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Unravelling blood stem cell formation at single cell resolution

Principal Supervisor: Dr Rui MonteiroLink opens in a new window, Institute of Cancer and Genomic Sciences, University of Birmingham

Co-supervisor: Dr Sascha Ott, University of Warwick

PhD project title: Unravelling blood stem cell formation at single cell resolution

University of Registration: University of Birmingham

Project outline:


Haematopoietic stem cells (HSCs) are generated during embryonic development and are responsible for the production and maintenance of all the blood lineages throughout adult life. They arise from the haemogenic endothelium (HE), a specialized subset of endothelial cells located in the floor of the main embryonic artery, the dorsal aorta. One of the bottlenecks in the production of HSCs in vitro for substitution therapies is to determine the right conditions that mimic the embryo microenvironment and induce a HE-like intermediate that can differentiate into HSCs. The Monteiro lab is interested in understanding how endothelial and blood stem cells grow and differentiate during embryonic development and how lineage fate decisions lead to the formation of HSCs from the HE. A major player in determining the arterial and haemogenic endothelial fates is the Notch signalling pathway1. For example, the ratio between the levels of Notch ligands Dll4 and Jag1 in endothelial cells is thought to define the arterial vs haemogenic fate: Jag1 determines the haematopoietic fate whereas Dll4 drives the arterial fate2. However, we and others have uncovered evidence suggesting that establishing the (aortic) arterial cell fate is a pre-requisite for the formation of HE3,4.


We have recently shown that the Notch ligand Dll4 is required for the expression of the critical HE genes, runx13 and gata2b (unpublished). In this project, we aim to study the role of the Notch ligand Dll4 in the formation of HE and subsequent production of HSCs. To achieve this, we will:

  1. Generate transgenic lines to drive photoconvertible fluorescent proteins or Cre recombinase specifically in arterial endothelial or HE cells using tissue specific enhancers previously identified in the lab5,6. The Cre driver lines will be crossed to an effector line containing a fluorescent reporter for lineage tracing in vivo.
  2. Perform lineage tracing using this transgenic system to identify the haematopoietic cell populations that derive from dll4+ (arterial) or gata2b+ (HE) cells. Characterization of these haematopoietic cells will be accomplished by single cell transcriptional profiling of the labelled cells.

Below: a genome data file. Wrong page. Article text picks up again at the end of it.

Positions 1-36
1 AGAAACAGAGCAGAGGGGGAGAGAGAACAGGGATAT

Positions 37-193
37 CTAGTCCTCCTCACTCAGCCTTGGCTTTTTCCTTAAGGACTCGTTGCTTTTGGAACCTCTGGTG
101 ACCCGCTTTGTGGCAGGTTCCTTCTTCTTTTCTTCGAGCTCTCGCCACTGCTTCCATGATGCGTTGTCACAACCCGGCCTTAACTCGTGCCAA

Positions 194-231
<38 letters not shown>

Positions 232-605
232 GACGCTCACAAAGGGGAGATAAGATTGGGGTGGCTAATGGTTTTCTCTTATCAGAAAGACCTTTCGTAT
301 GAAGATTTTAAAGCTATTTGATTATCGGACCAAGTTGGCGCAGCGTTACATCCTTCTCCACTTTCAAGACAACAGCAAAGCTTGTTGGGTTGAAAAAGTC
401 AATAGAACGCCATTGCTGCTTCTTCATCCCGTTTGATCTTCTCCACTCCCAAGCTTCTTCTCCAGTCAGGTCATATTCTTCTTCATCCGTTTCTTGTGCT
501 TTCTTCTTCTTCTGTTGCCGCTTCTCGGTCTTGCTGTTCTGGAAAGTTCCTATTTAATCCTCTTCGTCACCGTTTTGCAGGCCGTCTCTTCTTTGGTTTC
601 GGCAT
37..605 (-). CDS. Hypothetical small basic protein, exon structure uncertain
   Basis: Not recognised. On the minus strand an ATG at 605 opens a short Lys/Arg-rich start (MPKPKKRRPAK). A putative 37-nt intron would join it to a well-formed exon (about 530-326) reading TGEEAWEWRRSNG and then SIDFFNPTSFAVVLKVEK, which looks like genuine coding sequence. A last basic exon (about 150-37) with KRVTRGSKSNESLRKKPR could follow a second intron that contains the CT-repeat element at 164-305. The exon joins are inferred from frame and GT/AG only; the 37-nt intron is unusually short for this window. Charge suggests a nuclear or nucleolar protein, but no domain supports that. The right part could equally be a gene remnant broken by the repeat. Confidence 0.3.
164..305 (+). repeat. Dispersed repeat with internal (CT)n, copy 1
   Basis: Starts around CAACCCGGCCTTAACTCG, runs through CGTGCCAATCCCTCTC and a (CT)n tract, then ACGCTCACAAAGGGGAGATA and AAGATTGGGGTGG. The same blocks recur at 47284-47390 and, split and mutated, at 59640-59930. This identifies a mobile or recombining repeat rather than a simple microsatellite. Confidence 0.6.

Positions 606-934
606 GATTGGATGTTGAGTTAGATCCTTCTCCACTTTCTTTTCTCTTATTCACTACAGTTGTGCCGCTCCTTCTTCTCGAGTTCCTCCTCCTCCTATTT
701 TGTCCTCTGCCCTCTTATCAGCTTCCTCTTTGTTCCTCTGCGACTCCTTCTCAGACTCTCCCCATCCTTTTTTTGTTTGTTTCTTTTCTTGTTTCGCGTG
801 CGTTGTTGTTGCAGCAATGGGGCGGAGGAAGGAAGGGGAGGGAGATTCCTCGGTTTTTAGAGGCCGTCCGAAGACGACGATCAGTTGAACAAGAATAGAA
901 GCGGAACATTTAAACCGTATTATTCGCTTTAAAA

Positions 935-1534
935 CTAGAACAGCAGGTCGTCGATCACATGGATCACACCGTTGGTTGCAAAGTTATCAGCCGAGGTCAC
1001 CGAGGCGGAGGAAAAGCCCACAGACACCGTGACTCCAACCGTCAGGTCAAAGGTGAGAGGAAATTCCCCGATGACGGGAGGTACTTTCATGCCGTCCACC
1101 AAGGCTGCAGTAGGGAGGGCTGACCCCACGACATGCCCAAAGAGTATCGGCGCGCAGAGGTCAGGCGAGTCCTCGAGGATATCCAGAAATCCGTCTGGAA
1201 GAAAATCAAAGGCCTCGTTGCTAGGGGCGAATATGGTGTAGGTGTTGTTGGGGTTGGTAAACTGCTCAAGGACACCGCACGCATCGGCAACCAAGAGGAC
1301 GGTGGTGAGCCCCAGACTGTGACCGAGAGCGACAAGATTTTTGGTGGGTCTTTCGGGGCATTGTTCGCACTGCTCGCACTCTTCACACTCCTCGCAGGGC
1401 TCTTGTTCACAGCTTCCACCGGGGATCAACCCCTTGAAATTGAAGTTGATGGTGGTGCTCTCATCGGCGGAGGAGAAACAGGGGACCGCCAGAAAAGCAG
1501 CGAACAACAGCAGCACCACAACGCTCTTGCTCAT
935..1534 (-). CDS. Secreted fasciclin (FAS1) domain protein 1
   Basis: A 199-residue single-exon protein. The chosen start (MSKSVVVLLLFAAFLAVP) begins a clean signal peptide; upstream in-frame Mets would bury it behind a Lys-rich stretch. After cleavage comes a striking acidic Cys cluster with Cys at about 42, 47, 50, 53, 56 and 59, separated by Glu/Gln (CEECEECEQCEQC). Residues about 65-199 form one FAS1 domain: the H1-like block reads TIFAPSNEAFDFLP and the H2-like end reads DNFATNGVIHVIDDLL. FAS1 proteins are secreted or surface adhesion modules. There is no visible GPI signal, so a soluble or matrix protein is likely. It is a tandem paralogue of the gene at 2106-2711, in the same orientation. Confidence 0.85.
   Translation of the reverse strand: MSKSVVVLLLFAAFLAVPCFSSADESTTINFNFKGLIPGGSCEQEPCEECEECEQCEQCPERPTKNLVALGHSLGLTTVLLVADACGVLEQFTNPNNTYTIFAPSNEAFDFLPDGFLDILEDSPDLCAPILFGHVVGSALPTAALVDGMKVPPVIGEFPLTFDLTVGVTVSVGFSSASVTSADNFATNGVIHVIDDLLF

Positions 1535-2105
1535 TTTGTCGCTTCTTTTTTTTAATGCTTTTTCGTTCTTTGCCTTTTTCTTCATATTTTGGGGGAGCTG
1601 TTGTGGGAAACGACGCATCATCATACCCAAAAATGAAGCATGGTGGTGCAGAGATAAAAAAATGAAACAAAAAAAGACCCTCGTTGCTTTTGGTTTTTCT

3. Understand the molecular cascade elicited by dll4 in arterial and HE cells. To achieve this, we will use a Runx1-citrine transgenic line3 that allows separation of arterial and HE cells to compare gene expression between wildtype and dll4 loss of function by scRNAseq and identify potential regulatory mechanisms.


The student will train in vertebrate embryology and micromanipulation/microinjections of embryos, use well established Tol transgenesis and CRISPR/Cas9 genome editing tools and confocal microscopy. The project requires the acquisition and analysis of single cell transcriptomics data which the student will develop in close collaboration with the co-supervisor.

These experiments should establish the molecular cascade downstream of dll4 that specifies HE, whether the arterial fate is a pre-requisite for the formation of HSCs and how this fate could be manipulated to generate HSCs in vitro.

Other potential projects on this theme are also available in the lab.


1 Butko, E., Pouget, C. & Traver, D. Complex regulation of HSC emergence by the Notch signaling pathway. Dev Biol 409, 129-138, doi:10.1016/j.ydbio.2015.11.008 (2016).

2 Gama-Norton, L. et al. Notch signal strength controls cell fate in the haemogenic endothelium. Nat Commun 6, 8510, doi:10.1038/ncomms9510 (2015).

3 Bonkhofer, F. et al. Blood stem cell-forming haemogenic endothelium in zebrafish derives from arterial endothelium. Nat Commun 10, 3577, doi:10.1038/s41467-019-11423-2 (2019).

4 Uenishi, G. I. et al. NOTCH signaling specifies arterial-type definitive hemogenic endothelium from human pluripotent stem cells. Nat Commun 9, 1828, doi:10.1038/s41467-018-04134-7 (2018).

5 Dobrzycki, T. et al. Deletion of a conserved Gata2 enhancer impairs haemogenic endothelium programming and adult Zebrafish haematopoiesis. Commun Biol 3, 71, doi:10.1038/s42003-020-0798-3 (2020).

6 Mahony, C. B. et al. Lineage Skewing and Genome Instability Underlie Marrow Failure in a Zebrafish Model of GATA2 Deficiency. . SSRN, doi: (2022).

BBSRC Strategic Research Priority: Understanding the rules of life Stem Cells

Techniques that will be undertaken during the project:

Genome editing (CRISPR/Cas9 technology) and transgenesis

Single cell transcriptional profiling (scRNAseq)

Analysis of high throughput Next Generation Sequencing data

Microinjection and embryo manipulation

Confocal microscopy

Molecular biology


Contact: Dr Rui MonteiroLink opens in a new window